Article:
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The report sets out the findings of a major comparative study of the role of the church in a divided society, during a time of uncertainty and change. The study centred on the 'white' Dutch Reformed Church (DRC) in South Africa and the Irish Presbyterian Church (PCI) in Northern Ireland. The former is the largest church among the Afrikaner (Afrikaans-speaking) community in South Africa, while the latter is the biggest church among Ulster Protestants. The investigation examined the meaning church members attached to religion in terms of the functions they wanted their church to fulfil. In particular, the study looked at the views of ministers and members on the question of whether the church should involve itself in activities designed to bring together different sides in a divided community.

Furthermore, the study looked at the part each Church plays in helping to maintain a collective sense of identity within its own ethnic grouping. It also tried to assess the importance of this function in the context of a changing political situation which was creating uncertainty and a degree of fear among church members in each case. In this regard, an attempt was made to measure the level of political 'alienation' within each of the communities studied. Finally, the study looked at the role of the church among the unemployed and those in financial need.

Two different techniques were used to carry out the research; the postal survey and the semi-structured interview. In Northern Ireland, the postal survey covered a reasonably large random sample of both ministers and Clerks of Session (the latter being, in effect, the most influential lay member in a congregation's ruling body, the kirk session). In South Africa, research was confined to the Northern Transvaal region which has tended to be associated with right-wing political views among whites, although it also contains some relatively 'liberal' white areas. Again, a postal survey was carried out to ascertain the views of both clergy and senior lay figures (the latter holding the position of either Chief Elder or Chief Deacon on their congregation's ruling body, the church council).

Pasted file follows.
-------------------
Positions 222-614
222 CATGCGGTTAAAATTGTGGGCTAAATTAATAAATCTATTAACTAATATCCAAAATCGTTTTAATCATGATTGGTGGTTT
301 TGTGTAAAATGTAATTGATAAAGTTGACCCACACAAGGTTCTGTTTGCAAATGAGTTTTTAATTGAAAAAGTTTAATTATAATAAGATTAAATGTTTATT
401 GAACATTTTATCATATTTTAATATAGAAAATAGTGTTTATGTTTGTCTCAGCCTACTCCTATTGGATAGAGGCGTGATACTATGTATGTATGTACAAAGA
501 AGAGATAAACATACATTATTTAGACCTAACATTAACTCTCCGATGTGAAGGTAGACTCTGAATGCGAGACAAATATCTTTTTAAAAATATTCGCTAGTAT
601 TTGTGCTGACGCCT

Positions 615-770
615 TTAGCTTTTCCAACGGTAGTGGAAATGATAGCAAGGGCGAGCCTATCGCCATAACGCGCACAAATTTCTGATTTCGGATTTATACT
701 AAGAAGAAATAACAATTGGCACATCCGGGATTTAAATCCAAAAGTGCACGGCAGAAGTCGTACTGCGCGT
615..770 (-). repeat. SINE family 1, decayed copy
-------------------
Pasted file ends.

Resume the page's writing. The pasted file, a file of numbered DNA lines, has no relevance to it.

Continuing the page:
In addition, three congregations in each territory were selected for more in-depth examination; in both cases, the congregations were chosen because they were felt to be representative of a particular demographic 'type' of congregation. In each territory, one urban middle-class, one urban working-class and one rural 'border' congregation was selected. The Northern Ireland congregations were Stormont, a middle-class congregation in East Belfast Seaview, a working-class congregation in North Belfast and Second Newtownhamilton, a rural congregation close to the border with the Republic in South Armagh. The Northern Transvaal congregations were Queenswood, a middle-class congregation in Pretoria; Wespoort, a working-class congregation in Pretoria and Louis Trichardt, a rural congregation close to the border with the predominantly black 'homeland' (as it was then called) of Venda. Approximately fifty questionnaire-based interviews were carried out with a random sample of members in each congregation.

In general terms, the church seemed to have retained greater social significance among Afrikaners in Northern Transvaal than among Presbyterians in Northern Ireland. Although the level of regular attendance, as reported by ministers, tended to be slightly higher in Northern Ireland, the percentage of non-attenders also tended to be somewhat greater.